Steve Briley

With today’s world of instant access to infinite information, consumers—not brands—are in charge of how, when, where and if they want to engage with a brand. While there are more channels than ever to engage consumers, it also has never been harder to reach them. The average marketer struggles to keep up, or at least tries not to fall too far behind, now that consumers have assumed a leadership role in defining or influencing a brand’s success

By Lisa Yorgey Lester Reactivation models can maximize your efforts to woo lapsed customers. We've all heard the maxim that it costs more to acquire a new customer than it does to retain one. The same logic can be applied to winning back inactive or lapsed customers. The inactive portion of your customer file is low-hanging fruit ripe for the picking. However, not all inactive or lapsed customers are equal. There is little value in marketing to inactive customers who are not likely to respond. Based on the information you already have on your inactive customers within your database, however, a reactivation model can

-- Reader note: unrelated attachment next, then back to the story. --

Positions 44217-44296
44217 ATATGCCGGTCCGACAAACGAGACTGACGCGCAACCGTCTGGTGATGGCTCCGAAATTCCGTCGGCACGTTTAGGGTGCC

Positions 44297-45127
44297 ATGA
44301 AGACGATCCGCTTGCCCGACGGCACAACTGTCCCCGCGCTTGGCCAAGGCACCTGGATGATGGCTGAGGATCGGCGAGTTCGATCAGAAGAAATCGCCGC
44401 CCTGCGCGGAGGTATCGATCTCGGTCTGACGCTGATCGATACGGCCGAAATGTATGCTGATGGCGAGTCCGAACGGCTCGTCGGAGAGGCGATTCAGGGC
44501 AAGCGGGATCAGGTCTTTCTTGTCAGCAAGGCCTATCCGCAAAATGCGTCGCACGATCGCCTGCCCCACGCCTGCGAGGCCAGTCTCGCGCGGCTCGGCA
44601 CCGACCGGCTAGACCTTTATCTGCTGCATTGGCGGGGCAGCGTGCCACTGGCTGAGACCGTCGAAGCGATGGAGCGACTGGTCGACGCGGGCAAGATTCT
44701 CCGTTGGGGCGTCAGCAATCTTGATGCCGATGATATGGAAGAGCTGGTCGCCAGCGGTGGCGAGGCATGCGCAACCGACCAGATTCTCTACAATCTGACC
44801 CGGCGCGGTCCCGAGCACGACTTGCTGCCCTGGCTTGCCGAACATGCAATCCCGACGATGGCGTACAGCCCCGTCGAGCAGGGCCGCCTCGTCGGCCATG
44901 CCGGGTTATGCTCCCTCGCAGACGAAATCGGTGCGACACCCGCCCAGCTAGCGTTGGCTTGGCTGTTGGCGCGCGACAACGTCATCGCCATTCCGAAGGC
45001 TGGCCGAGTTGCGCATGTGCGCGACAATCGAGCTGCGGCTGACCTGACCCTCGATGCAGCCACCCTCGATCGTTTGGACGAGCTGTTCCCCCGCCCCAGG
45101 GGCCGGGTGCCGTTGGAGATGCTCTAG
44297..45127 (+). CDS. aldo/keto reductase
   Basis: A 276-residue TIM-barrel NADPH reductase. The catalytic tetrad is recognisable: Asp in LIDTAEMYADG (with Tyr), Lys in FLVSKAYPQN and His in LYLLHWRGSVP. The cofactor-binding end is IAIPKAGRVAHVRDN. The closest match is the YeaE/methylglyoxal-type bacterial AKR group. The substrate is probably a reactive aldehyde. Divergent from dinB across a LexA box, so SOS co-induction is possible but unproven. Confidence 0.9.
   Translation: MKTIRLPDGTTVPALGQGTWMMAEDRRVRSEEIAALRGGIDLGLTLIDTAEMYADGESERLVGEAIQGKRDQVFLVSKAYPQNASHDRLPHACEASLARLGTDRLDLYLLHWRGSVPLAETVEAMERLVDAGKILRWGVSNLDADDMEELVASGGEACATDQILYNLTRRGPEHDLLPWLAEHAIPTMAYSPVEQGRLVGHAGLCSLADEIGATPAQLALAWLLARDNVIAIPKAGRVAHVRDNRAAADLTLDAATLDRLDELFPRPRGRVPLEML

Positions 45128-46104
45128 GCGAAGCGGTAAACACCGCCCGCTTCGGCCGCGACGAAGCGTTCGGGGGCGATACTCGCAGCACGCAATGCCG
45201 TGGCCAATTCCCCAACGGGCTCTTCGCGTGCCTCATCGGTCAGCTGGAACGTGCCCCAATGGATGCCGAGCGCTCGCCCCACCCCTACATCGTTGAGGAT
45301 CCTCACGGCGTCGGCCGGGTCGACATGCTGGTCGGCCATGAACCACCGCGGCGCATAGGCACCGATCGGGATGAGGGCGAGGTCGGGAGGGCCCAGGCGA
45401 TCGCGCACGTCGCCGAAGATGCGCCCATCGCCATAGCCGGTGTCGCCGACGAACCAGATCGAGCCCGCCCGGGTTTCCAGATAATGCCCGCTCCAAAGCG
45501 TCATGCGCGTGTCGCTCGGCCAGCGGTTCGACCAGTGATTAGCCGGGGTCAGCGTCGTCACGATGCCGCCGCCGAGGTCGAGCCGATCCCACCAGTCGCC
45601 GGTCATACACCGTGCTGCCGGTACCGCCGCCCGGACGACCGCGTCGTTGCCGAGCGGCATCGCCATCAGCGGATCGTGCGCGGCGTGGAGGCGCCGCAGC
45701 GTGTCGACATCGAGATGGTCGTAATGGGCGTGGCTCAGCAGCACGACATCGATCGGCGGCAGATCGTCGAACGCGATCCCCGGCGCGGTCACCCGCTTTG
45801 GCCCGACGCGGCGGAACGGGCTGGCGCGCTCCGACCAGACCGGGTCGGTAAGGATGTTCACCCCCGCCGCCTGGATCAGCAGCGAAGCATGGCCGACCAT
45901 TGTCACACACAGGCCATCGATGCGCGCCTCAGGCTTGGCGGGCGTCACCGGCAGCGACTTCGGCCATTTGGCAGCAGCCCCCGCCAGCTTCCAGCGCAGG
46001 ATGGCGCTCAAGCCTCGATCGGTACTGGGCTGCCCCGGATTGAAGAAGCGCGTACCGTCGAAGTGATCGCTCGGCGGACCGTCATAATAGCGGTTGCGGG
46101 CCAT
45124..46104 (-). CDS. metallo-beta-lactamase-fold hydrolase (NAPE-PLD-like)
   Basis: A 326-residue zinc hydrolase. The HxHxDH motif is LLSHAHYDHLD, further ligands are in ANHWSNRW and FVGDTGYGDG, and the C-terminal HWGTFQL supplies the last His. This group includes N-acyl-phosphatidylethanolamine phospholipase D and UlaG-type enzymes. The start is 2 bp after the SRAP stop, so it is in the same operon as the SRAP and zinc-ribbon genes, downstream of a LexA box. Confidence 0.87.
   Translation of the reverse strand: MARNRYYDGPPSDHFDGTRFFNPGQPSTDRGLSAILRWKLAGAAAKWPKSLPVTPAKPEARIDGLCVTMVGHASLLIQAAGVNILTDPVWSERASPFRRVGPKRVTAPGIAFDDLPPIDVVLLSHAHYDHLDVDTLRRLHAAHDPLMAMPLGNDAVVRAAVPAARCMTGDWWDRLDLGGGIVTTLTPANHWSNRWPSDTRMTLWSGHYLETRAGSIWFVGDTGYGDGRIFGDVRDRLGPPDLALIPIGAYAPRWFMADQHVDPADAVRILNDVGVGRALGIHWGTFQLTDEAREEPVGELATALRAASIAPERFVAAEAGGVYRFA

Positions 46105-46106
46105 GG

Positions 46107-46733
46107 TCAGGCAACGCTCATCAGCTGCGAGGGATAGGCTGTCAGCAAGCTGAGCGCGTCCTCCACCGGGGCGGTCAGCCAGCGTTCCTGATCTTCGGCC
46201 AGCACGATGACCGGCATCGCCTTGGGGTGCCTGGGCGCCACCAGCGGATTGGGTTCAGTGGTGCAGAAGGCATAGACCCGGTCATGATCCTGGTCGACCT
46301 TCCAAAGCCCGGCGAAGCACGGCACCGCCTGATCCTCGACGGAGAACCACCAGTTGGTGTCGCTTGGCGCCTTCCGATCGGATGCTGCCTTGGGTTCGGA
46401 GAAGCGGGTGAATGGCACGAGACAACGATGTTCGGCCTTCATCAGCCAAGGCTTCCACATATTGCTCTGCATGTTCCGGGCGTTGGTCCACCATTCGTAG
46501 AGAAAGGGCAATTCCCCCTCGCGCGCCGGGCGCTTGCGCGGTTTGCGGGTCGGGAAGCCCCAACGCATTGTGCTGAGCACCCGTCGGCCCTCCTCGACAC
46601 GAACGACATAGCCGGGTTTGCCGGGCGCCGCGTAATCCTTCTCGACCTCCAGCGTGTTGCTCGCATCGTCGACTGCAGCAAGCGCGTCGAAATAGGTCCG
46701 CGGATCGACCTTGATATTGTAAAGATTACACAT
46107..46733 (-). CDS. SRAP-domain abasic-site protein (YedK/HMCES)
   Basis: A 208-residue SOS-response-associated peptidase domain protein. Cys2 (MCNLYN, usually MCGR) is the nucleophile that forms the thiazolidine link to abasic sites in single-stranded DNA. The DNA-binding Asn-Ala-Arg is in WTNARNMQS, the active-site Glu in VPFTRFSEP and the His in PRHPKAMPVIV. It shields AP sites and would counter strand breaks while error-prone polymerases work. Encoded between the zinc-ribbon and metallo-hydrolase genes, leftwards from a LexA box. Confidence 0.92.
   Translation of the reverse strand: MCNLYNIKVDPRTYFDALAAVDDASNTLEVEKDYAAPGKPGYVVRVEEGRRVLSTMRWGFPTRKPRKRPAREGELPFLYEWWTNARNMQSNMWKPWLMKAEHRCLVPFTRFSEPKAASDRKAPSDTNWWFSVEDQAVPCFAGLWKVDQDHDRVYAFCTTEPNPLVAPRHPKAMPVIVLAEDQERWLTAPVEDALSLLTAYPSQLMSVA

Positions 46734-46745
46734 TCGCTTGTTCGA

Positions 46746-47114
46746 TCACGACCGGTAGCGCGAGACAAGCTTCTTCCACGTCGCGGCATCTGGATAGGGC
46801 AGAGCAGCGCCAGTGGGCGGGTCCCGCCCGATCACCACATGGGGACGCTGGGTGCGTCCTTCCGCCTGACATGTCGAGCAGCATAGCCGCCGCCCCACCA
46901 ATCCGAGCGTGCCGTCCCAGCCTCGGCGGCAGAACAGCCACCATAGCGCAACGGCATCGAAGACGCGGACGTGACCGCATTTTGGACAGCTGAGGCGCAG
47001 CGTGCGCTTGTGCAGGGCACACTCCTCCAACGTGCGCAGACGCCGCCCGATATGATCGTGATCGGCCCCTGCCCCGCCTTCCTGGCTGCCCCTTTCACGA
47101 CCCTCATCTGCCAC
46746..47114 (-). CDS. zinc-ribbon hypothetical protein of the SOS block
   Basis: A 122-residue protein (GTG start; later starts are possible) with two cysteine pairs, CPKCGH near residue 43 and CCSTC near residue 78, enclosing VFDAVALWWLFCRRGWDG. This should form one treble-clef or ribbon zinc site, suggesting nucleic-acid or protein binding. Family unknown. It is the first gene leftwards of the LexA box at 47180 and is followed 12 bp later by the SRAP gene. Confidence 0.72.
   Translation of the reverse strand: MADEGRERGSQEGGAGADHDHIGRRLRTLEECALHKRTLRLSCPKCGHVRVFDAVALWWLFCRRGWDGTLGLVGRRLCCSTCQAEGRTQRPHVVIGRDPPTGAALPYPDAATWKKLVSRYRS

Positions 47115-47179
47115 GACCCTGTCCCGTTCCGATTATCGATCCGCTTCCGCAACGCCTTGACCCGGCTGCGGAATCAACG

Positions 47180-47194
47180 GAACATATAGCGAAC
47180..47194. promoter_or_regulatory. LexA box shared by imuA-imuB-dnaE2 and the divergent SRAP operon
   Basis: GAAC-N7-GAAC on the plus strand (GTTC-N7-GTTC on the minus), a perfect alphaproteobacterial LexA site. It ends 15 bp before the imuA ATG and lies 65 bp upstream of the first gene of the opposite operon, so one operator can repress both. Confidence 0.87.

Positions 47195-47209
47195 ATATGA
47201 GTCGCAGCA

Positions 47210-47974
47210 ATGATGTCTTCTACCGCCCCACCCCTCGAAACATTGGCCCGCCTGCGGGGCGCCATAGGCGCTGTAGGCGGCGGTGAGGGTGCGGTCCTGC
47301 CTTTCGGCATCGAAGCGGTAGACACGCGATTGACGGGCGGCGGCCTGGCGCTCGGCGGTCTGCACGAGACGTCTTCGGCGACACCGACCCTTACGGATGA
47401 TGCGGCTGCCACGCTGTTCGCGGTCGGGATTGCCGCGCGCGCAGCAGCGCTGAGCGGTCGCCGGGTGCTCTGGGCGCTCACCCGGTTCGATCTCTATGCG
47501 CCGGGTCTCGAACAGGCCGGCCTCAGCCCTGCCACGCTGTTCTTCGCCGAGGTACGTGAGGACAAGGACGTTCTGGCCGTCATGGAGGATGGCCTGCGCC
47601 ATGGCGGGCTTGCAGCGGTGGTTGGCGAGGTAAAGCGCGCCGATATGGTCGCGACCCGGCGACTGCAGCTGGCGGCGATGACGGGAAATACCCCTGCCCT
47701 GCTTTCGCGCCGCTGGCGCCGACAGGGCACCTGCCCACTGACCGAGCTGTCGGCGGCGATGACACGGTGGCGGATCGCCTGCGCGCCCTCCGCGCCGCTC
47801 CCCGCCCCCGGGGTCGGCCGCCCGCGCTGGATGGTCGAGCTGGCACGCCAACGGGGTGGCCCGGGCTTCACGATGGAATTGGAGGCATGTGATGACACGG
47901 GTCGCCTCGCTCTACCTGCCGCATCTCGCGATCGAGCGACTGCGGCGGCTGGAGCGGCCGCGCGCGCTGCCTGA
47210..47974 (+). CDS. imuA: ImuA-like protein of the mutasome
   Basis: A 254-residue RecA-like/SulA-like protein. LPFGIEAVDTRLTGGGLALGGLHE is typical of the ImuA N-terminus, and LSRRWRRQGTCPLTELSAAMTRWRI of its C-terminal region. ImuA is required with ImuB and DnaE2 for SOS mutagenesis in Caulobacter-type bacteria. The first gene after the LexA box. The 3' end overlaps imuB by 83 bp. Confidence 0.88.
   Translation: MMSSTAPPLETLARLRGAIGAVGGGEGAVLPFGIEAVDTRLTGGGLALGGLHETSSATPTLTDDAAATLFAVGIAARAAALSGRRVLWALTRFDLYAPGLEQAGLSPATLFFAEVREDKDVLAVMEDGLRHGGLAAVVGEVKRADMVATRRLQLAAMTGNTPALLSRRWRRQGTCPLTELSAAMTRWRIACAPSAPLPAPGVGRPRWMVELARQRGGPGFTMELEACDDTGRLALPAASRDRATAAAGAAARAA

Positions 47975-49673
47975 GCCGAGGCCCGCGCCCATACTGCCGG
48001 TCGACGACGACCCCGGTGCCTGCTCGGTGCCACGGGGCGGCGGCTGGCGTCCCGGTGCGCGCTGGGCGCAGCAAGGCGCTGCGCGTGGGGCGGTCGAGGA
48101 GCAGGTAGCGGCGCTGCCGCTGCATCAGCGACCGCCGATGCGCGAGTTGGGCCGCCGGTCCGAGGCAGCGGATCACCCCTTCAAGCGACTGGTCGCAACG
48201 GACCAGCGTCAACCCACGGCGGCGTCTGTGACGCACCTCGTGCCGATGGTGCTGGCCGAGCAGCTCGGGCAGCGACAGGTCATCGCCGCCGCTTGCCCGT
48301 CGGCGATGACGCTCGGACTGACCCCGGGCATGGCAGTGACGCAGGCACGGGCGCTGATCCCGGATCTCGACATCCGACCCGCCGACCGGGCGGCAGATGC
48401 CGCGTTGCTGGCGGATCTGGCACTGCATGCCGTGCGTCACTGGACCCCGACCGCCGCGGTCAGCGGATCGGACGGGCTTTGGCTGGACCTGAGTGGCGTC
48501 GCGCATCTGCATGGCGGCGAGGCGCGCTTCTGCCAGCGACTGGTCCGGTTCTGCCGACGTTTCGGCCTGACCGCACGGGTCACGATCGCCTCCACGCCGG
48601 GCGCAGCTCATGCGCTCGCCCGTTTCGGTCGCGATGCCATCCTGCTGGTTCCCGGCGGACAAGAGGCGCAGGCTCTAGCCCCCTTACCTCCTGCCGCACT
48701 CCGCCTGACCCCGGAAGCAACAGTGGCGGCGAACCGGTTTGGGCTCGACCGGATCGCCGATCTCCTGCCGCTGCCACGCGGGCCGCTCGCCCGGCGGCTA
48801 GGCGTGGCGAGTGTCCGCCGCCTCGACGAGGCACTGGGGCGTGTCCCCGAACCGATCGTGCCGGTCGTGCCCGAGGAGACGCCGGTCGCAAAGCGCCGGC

By Hallie Mummert Multichannel marketing strategies, such as online ordering supported by in-store returns or e-mails sent before and after a direct mail drop, are proving to be powerful ways to encourage customers to interact with marketers in any way that best fits their needs. But successful multichannel marketing requires a thorough understanding of where your sales or leads originate so you can better allocate marketing resources. According to a March 2004 study by J.C. Williams Group (commissioned by DoubleClick and Abacus), some of the top challenges faced by multichannel marketers are measuring cross-channel influence and ensuring the integrity of integrated customer data. "Tracking

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